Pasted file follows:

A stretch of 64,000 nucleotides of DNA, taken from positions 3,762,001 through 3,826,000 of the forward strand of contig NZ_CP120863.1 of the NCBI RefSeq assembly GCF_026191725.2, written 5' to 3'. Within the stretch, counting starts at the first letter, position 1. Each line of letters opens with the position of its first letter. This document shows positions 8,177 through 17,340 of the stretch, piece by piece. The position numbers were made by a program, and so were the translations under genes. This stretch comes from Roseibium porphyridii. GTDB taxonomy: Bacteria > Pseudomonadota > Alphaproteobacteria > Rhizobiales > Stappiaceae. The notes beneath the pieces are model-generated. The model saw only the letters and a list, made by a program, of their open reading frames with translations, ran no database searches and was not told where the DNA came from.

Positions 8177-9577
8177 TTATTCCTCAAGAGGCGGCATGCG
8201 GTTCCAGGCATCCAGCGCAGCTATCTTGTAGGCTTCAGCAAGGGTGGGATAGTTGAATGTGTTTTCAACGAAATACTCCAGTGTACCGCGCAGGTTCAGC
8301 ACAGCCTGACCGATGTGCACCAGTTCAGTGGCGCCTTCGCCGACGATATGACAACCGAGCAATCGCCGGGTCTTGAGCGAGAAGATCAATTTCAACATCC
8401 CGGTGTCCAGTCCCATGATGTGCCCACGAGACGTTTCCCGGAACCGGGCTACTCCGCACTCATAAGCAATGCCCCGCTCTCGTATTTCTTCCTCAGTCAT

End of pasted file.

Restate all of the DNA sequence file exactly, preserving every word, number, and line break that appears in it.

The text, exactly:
A stretch of 64,000 nucleotides of DNA, taken from positions 3,762,001 through 3,826,000 of the forward strand of contig NZ_CP120863.1 of the NCBI RefSeq assembly GCF_026191725.2, written 5' to 3'. Within the stretch, counting starts at the first letter, position 1. Each line of letters opens with the position of its first letter. This document shows positions 8,177 through 17,340 of the stretch, piece by piece. The position numbers were made by a program, and so were the translations under genes. This stretch comes from Roseibium porphyridii. GTDB taxonomy: Bacteria > Pseudomonadota > Alphaproteobacteria > Rhizobiales > Stappiaceae. The notes beneath the pieces are model-generated. The model saw only the letters and a list, made by a program, of their open reading frames with translations, ran no database searches and was not told where the DNA came from.

Positions 8177-9577
8177 TTATTCCTCAAGAGGCGGCATGCG
8201 GTTCCAGGCATCCAGCGCAGCTATCTTGTAGGCTTCAGCAAGGGTGGGATAGTTGAATGTGTTTTCAACGAAATACTCCAGTGTACCGCGCAGGTTCAGC
8301 ACAGCCTGACCGATGTGCACCAGTTCAGTGGCGCCTTCGCCGACGATATGACAACCGAGCAATCGCCGGGTCTTGAGCGAGAAGATCAATTTCAACATCC
8401 CGGTGTCCAGTCCCATGATGTGCCCACGAGACGTTTCCCGGAACCGGGCTACTCCGCACTCATAAGCAATGCCCCGCTCTCGTATTTCTTCCTCAGTCAT